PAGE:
I had just finished my last draft post (no internet access here at Shadehouse) when I noticed the rain had stopped and the wind had dropped to a stiff breeze, so grabbing the moment I set off for King’s Bromley Marina. (Writing both of these on Tuesday 3rd)
Oh my goodness – what a terrifying trip just to empty my poo tank! Most of the way up was OK. The woods sheltered us from the worst of the wind and all I had to do was avoid submerged logs etc. Then, just as I was getting close to the marina I found a tree had come down and was lying across the canal. There was nowhere to moor and no way of turning round. I just about managed to live up to the boat’s name! I decided to aim for the small gap between the top end of the tree and the bank, go quite quickly and then as I reached the gap, put the boat in neutral and coast through, hopefully preventing any damage to my propeller from submerged branches or the silted up bankside. The plan thankfully worked although the boat tipped to an alarming angle as it surfed the silt.
I breathed a huge sigh of relief as I got into the marina and managed to spin the boat in the wind to reverse up to the diesel point. The manager was suitably impressed that I had made it, although between themselves, the staff probably said I was crazy. The relief of having my poo taken off and diesel put on is indescribable to anyone who is not a boater. Imagine you have had constipation for a week and then managed to go and you will have some idea of the feeling!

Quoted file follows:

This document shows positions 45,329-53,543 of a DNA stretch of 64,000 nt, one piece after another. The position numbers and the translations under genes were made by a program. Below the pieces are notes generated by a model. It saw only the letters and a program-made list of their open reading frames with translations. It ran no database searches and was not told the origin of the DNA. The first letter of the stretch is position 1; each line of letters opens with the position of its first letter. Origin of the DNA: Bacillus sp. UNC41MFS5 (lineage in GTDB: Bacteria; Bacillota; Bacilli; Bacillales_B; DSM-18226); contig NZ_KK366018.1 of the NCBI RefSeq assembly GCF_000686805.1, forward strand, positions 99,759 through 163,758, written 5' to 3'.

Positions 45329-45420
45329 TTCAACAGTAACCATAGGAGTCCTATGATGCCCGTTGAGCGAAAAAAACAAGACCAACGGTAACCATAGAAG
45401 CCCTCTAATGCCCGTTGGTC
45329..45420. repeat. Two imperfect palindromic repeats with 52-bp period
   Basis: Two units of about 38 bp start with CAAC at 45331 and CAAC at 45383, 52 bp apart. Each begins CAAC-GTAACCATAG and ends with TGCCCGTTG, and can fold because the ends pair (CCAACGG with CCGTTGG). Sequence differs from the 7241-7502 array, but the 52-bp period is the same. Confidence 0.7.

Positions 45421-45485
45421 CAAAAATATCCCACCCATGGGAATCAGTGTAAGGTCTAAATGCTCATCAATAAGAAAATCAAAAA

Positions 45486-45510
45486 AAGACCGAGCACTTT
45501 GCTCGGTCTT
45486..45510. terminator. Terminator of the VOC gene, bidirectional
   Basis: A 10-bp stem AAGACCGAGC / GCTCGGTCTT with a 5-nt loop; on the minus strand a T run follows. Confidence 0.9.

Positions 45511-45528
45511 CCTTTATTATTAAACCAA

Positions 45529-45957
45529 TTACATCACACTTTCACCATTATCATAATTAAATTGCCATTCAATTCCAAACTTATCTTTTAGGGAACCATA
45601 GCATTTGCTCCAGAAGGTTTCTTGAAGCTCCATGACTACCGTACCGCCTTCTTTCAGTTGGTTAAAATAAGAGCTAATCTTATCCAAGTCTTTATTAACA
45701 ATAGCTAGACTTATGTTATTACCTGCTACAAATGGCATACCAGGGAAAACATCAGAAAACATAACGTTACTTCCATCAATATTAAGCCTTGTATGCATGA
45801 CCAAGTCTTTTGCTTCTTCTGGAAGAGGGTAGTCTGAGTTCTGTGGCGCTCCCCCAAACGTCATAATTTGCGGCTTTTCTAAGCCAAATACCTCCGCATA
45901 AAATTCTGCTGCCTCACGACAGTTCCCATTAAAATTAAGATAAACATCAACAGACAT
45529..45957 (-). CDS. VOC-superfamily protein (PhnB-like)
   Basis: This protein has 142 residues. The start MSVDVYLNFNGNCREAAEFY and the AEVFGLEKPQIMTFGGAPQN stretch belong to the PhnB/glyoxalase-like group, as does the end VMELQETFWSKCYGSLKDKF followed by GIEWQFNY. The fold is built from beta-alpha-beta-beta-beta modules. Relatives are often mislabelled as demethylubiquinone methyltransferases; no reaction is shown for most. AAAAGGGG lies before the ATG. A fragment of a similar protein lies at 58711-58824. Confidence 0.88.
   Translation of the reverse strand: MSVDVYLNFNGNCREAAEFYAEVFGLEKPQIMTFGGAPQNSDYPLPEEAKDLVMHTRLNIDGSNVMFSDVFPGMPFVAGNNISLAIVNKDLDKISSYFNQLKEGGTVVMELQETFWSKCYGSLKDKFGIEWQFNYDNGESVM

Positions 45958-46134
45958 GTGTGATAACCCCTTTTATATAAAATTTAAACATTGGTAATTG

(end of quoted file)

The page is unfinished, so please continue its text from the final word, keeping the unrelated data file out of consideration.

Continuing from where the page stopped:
I left the marina feeling high as a kite as I figured I had made it one way so the return should be a doddle... Yes, the words pride and fall come to mind. The wind was really picking up again as I got to Woodend Lock – the only lock between the marina and Shadehouse which marks the top of the Fradley flight. I lined up for the gate (I had left it open for my return as I guessed rightly I would be the only idiot to use the lock today), the wind was doing it’s best to push me into the bank when suddenly my engine groaned and my tiller started to vibrate in my hand. I knew immediately that my prop had been badly fouled by something and needed freeing or else expensive damage could be caused. There was no way I could stop in mid manoeuvre so I gave one quick burst of power and then, for the second time that day put the engine in neutral and coasted towards the lock. It was a bit bumpy but I made it in. Then I had to strip my waterproof layers off, turn off my engine and go shoulder deep in freezing water to fish about by the propeller. I found a plastic bag, 3 sticks and a short length of rope all tangled around the shaft.
I dropped the boat the five feet or so in the lock and cruised the last stretch to Shadehouse where I planned to tie up for the rest of the day, returning to my mooring tomorrow. It was gusting at about 45mph when I returned (according to Met Office) and unfortunately those gusts were blowing my boat across the cut, away from the bank. This is where being single handed can really make things difficult. You have to steer the boat into the side, leap off with your centre rope and swiftly tie it onto something before it gets dragged out of your hand by 50 foot of steel being blown away from you. I didn’t manage it the first two times of trying. The third time I managed to jam my nose into the bank long enough to tie my bow rope to a mooring ring. In the time it took me to do that, my stern had swung across the canal and was jammed on the opposite bank. I walked down the gunwale, poled the stern off the silt and then used the engine to drive the stern towards the bank. Another wild leap and speedy tying up of the stern rope and I was finally safe.
So next time you use the loo, just take a moment to appreciate the fact that you can flush it and forget it!!